Regardless of whether you sell through Amazon, dropship, wholesale, or sell D2C, staying compliant at tax time can be especially frustrating for ecommerce entrepreneurs.
In this post, we’ll examine three of the biggest areas where entrepreneurs run into problems, including:
- Sales Tax
- Hiring employees, contractors, and freelancers
Is there a difference in the tax process for FBA sellers, dropshippers, and ecommerce shops?
This is one of the biggest questions we get asked, and we want to address it before we dive into the details.
The answer to this is still being debated within ecommerce communities.
This is because when you sell on a platform like Amazon, it’s not clear if the person buying your products is your customer or Amazon’s.
However, the tax process shouldn’t differ regardless of the state(s), which you may require to register due to nexus (More on that in the next section, or if you dropship, sell on Amazon or directly from your own warehouse.
Collecting sales tax
The rule of thumb for online sales is you have to collect sales tax from online customers in states where you have a physical presence, or “nexus.” Your business may have a “nexus” if any of these key factors apply: you have a storefront, office, a warehouse, or have exceeded $XX amount in sales in the state (a.k.a economic nexus).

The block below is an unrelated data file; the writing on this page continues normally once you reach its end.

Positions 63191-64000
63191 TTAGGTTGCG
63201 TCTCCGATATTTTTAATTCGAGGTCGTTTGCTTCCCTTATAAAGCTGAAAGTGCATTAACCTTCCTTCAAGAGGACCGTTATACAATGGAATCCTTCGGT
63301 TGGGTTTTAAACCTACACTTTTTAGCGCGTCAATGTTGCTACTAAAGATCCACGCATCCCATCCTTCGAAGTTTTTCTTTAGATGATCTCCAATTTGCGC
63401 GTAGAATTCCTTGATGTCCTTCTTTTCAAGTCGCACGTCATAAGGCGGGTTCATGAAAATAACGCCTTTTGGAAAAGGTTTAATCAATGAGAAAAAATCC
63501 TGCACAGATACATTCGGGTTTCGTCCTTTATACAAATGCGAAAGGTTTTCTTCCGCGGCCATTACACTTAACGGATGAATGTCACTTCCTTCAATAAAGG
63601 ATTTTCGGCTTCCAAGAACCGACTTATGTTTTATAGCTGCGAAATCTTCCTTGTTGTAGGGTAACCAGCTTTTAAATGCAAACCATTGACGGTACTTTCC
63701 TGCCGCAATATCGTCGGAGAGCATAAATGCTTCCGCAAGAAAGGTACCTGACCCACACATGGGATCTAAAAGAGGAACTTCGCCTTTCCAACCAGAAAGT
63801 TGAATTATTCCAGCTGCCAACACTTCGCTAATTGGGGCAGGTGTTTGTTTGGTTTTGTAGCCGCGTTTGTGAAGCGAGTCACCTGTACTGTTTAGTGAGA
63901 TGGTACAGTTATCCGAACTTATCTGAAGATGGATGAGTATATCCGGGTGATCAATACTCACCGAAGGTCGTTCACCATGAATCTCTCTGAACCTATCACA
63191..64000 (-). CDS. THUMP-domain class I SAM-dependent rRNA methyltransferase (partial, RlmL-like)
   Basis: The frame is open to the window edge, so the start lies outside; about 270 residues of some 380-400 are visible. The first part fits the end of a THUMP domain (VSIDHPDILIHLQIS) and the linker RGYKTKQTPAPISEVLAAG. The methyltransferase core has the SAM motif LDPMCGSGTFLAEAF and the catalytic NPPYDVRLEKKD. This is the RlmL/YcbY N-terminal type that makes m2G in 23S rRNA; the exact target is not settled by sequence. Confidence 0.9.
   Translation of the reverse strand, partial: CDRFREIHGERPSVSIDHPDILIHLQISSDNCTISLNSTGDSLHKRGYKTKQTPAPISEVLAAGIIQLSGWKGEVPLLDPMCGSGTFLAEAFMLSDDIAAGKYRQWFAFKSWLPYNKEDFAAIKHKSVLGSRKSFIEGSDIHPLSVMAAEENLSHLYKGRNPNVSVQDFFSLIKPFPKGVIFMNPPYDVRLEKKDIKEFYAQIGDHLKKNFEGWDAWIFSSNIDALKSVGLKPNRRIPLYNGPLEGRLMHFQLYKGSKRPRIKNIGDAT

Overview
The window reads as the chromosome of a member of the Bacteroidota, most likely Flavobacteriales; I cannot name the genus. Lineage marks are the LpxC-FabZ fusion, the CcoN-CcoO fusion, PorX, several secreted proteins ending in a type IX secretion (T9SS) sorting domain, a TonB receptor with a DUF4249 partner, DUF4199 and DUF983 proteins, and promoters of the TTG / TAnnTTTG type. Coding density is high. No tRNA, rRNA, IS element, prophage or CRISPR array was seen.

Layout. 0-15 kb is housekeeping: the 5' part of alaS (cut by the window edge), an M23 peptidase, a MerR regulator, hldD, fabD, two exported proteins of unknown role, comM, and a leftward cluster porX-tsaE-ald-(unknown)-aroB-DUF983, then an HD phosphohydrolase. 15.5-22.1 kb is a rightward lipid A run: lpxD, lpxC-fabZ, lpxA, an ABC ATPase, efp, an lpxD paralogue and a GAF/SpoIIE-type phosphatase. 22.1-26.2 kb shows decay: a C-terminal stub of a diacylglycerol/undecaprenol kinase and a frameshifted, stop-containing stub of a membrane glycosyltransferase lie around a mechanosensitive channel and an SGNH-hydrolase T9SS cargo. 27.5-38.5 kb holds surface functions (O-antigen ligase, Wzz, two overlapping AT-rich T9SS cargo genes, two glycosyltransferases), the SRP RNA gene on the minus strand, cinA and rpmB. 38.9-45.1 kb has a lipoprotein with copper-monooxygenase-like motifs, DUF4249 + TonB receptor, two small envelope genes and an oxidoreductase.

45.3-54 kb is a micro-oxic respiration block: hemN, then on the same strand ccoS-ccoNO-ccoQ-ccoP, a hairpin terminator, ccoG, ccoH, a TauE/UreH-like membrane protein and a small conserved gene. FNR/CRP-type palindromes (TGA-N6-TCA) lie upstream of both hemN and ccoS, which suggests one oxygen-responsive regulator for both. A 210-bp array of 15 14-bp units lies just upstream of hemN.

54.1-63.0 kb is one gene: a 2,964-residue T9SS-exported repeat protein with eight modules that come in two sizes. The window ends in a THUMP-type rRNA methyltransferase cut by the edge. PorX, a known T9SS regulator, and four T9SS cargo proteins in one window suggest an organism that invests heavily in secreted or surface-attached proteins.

Once you start selling online, you must first determine nexus, and then collect and remit taxes to be compliant. This typically starts in the state where your business is registered. Most states impose sales tax, but several such as Oregon and Alaska, do not. If your home state charges sales tax, then you will likely have “nexus” in the state.
Sales tax registration in specific states
If you have “nexus” in a state, you must register for a sales tax permit. It’s important to understand what the requirements and potential liabilities are for the specific state you have a “nexus” in.
An accounting professional, state sales tax office, or government website are all great resources to guide you through registering to collect sales tax. Each state is different, so it’s important to seek out information relevant to your state.
Pro Tip: It’s illegal to collect sales tax without a sales tax permit within certain states.
Origin v. Destination Sales Tax
Once you’ve determined your business’s “nexus” status, you’ll need to know the difference between origin and destination sales tax.
Essentially, if your home state is origin-based, you’ll need to charge everyone in your state the rate for where your business is located.
If your home state is destination-based, then you’ll need to charge everyone in your state the tax rate where the item is being delivered. Keep in mind that states have different rules for out-of-state sellers.